St. Lucia has urged regional countries to move swiftly to create a lasting reliable and affordable regional transportation infrastructure, warning that there can be no meaningful integration without free movement of people.
“We have allowed our discussions on Caribbean Sea and air transport to be guided too much by external market forces rather than by the transportation needs of the people and businesses of our region,” St. Lucia Prime Minister Phillip J. Pierre told the opening ceremony of the 43rd Summit of the Caribbean Community (CARICOM) leaders.
He told his regional colleagues that in doing so, “we have not only closed our air and sea spaces for business expansion and growth for our own local investors, but we have also surrendered the future of our unification projects to the whims of service providers whose only interest is profit.
“To put it directly colleagues, CARICOM needs LIAT, or CARICOM needs a better version of LIAT. Unless one of our island-owned carriers emerges as a truly regional carrier, not only in terms of countries covered but with a philosophical commitment to making regionalism work for CARICOM citizens, then our regional aspirations will continue to be an elusive dream,” Pierre told the ceremony.
He praised the Antigua and Barbuda Prime Minister Gaston Browne for his efforts in keeping LIAT alive adding “St. Lucia, therefore, stands willing to work with CARICOM to find solutions to our regional transportation challenges, and will assist in any effort designed to find a lasting, reliable and sustainable airline or consortium of airlines, to service the region.”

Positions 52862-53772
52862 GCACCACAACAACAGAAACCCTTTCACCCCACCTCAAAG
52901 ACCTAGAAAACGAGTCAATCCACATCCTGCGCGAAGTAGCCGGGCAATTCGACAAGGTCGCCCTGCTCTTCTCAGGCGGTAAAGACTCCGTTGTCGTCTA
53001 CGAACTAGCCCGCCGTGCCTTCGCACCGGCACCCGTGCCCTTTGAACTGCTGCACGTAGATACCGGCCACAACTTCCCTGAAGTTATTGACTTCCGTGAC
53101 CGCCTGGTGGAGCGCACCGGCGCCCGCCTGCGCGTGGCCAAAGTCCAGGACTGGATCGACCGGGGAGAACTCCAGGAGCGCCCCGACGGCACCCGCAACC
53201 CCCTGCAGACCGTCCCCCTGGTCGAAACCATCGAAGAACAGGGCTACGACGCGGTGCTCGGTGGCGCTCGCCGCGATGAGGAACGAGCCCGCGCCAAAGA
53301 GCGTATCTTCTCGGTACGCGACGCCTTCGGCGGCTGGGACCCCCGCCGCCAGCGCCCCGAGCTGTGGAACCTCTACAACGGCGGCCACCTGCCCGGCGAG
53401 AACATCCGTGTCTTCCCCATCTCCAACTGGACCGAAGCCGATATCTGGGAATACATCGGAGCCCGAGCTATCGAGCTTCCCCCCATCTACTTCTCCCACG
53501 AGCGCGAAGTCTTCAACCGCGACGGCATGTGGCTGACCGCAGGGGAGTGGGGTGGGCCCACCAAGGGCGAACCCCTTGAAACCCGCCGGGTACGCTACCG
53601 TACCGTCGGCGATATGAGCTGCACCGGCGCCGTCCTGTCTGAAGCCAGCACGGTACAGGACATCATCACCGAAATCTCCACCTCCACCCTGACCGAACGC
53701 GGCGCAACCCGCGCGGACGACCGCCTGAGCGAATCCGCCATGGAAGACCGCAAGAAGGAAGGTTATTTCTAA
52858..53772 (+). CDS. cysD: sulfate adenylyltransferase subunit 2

Last week, St. Vincent and the Grenadines Prime Minister, Dr. Ralph Gonsalves, who had earlier complained of the challenges he faced as he was preparing for a number of overseas trips, including travel through the Caribbean, said he has a “plan in mind” for regional air travel.
While he did not disclose the plan to listeners of a radio program in his homeland, Gonsalves detailed the history of the failed regional carrier LIAT, an entity he served as chairman of for the shareholder governments.
The airline is owned by the governments of Antigua and Barbuda, Barbados, Dominica and St Vincent and the Grenadines.
In his address, Pierre said St. Lucia will also be interested in a ferry offering scenic and comfortable service to utilize the potential of “our sea routes as an additional attraction and transportation option for visitors and citizens alike.
“St. Lucia is committed to any effort by CARICOM to find a willing aviation investor to offer dedicated airline services between Africa and the Caribbean.”